Tuesday, December 13, 2011

By staying out, Cameron Gives a signal of no confidence in the Euro

Further to my piece here on Cameron's isolation, it has to be said, to be fair, that it was a tough call for  Cameron to join in the Euro ship at this point. Since the inception of the Euro as a single currency, everyone has been pointing out  that a single currency only works if there is a single fiscal regime governing taxation and spending policies in all the participants. Commentators have pointed out that by being apart from the euro, we have ways of sorting out our financial problems which include the possibility of devaluing our currency, something that is not available to Ireland and Greece.

What Merkozy have been trying to do is to stop the euro horse, take it out of its harness, turn it round and re-couple it to the cart this time the right way round so that it is pulling the fiscal cart, not trying to push it. If you see what I mean.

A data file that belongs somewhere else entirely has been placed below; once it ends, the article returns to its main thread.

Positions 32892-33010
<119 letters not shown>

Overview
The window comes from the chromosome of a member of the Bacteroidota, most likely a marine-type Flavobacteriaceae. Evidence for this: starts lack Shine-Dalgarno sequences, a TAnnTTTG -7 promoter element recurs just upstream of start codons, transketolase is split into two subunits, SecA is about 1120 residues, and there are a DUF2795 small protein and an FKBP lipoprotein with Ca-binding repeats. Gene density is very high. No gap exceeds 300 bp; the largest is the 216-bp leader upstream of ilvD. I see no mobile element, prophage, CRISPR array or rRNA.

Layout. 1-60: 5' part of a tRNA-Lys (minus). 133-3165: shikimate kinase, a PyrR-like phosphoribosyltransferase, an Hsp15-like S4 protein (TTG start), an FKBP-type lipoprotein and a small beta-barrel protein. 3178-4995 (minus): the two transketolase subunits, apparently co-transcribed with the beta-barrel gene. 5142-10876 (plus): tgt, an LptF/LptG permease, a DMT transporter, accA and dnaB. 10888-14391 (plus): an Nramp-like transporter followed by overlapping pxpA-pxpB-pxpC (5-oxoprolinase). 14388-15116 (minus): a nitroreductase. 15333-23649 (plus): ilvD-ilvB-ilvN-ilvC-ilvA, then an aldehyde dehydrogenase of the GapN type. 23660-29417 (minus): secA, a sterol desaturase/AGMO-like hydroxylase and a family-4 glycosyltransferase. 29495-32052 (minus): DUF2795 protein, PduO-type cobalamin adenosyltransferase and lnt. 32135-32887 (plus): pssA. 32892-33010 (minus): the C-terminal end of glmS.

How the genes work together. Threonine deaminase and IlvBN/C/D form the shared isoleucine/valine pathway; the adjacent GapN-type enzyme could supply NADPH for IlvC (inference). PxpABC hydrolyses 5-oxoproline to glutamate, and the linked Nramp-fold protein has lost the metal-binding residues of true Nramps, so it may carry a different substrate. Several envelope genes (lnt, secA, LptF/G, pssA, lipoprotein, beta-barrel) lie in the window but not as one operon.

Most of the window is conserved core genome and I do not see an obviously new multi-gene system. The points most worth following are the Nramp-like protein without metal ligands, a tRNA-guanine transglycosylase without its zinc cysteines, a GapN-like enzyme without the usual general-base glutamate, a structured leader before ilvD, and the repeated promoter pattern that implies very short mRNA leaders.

For Cameron to have signed up with the 27 would still not have committed him to the Euro itself. He would be there with 10 others also not in the Euro - but at least he would have been in there. By staying out, he was giving a signal of no confidence in the Euro project. To have joined would have sent a confidence signal at a time when the markets are looking for exactly that.

The euro plunged in value after the euro summit, and some if not all of that plunge is down to Cameron's decision, because it signified that there is serious non-unanimity in the EU.

This may be seen as possibly the first ever case of a rat refusing to board a sinking ship. OK. But the fact remains that the rat is sitting in a small tender irrevocably tied to the good ship Euro, and if the ship goes down, it is going to drag the tender, complete with rat, down with it.

So it may have been a tough call, but by refusing to join up, for spurious City of London reasons, Cameron has chosen to be part of the problem, not part of the solution.

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